Big Island ARRL News, 06 November 2017, 0125 UTC, Post #362.
Accessed on 96 November 2017, 0125 UTC.
Please click link to read the full story.
According to the South African Radio League (SARL), a significant amount of DX is shifting to the microwave frequencies, “where there are already a lot of microwave activities in the rest of the world.”
SARL says two factors are making microwave bands attractive to DX enthusiasts and contesters:
The minimum solar cycle and the rapidly changing conditions in the ionosphere are making reliable HF contacts difficult and tedious.
The evolution of high gain microwave antennas, relatively inexpensive transceivers, and sophisticated digital modes are allowing radio amateurs to experiment with the microwave bands without having to generate huge amounts of power.
The SARL adds that some interesting results have been accomplished on the microwave bands with fairly simple equipment:
“When the digital era arrived, things started to change on Microwave EME. There was no longer a need for high power or large dishes. For example, Rex Moncur, VK7MO, tested a small portable EME station on 10 GHz JT4, using a 77-cm dish fed with 45 Watts and worked Charlie Suckling, G3WDG, over 17 410 km.
Then he tried a 47-cm dish on 24 GHz and copied W5LUA, but the latter could not detect the QRP 4-Watt signal.
On 5 March 2014, VK7MO established a new World EME record on 24 GHz with G3WDG. VK7MO used a 1,14-metre dish with 10 Watts and G3GWGB also ran 10 Watts into a 3-metre dish. Their equipment was GPS-locked and could cope with a wider liberation spreading on this band. All this will also open a new world for townhouse EME DX operation!”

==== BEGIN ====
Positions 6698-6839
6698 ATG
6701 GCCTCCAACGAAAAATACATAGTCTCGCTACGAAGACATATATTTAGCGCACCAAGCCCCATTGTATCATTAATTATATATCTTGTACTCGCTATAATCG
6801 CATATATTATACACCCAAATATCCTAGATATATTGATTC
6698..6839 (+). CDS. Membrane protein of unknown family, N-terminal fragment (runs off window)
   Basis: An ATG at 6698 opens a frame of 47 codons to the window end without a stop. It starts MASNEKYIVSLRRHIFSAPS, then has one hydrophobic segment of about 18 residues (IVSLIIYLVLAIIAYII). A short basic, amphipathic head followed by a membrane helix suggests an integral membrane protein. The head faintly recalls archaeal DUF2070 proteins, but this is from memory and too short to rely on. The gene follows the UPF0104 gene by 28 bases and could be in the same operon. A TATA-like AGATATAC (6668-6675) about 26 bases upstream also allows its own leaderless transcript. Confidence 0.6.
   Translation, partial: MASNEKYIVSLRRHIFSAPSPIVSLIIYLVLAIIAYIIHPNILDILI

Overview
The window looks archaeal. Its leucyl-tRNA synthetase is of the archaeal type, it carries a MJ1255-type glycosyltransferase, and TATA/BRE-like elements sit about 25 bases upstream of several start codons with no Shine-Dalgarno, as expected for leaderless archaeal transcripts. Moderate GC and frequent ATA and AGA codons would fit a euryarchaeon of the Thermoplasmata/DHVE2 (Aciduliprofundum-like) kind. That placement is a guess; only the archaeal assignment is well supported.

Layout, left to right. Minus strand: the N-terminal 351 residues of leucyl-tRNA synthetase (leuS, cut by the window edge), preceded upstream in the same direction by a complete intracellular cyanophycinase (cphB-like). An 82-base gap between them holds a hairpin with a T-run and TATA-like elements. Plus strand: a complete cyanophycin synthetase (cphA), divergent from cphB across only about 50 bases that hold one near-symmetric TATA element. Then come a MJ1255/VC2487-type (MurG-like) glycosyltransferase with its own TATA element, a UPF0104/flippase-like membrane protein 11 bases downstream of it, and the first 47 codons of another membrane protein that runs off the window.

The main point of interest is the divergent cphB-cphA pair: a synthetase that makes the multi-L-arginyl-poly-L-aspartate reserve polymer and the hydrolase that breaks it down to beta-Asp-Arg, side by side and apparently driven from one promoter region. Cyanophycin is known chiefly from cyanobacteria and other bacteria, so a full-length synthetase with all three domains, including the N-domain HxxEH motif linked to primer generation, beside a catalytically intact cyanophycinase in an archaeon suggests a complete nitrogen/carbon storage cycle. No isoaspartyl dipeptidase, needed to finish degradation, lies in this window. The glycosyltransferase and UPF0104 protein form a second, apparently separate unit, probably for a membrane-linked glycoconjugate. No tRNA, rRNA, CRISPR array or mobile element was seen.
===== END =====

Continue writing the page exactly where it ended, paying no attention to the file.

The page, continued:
Amateur Radio publications such as “QST” and “CQ” are now carrying more information on how to set up your microwave/EME stations. I also see more advertising pitching microwave transceivers, antennas, and associated equipment.
Until the solar cycle “bottoms out” and starts to support better HF conditions, the microwave spectrum may offer some fascinating DX possibilities for both casual operators and dedicated DX chasers. It’s time to explore the uncharted frequencies above 2.4 GHz.
For the latest Amateur Radio news and information, please check the blog sidebars and links. These news feeds are updated daily and weekly.
Opinions expressed in this blog are mine unless otherwise stated. Thanks for joining us today.
Aloha es 73 de
Russell Roberts (KH6JRM)
Public Information Coordinator
Hawaii County, ARRL Pacific Section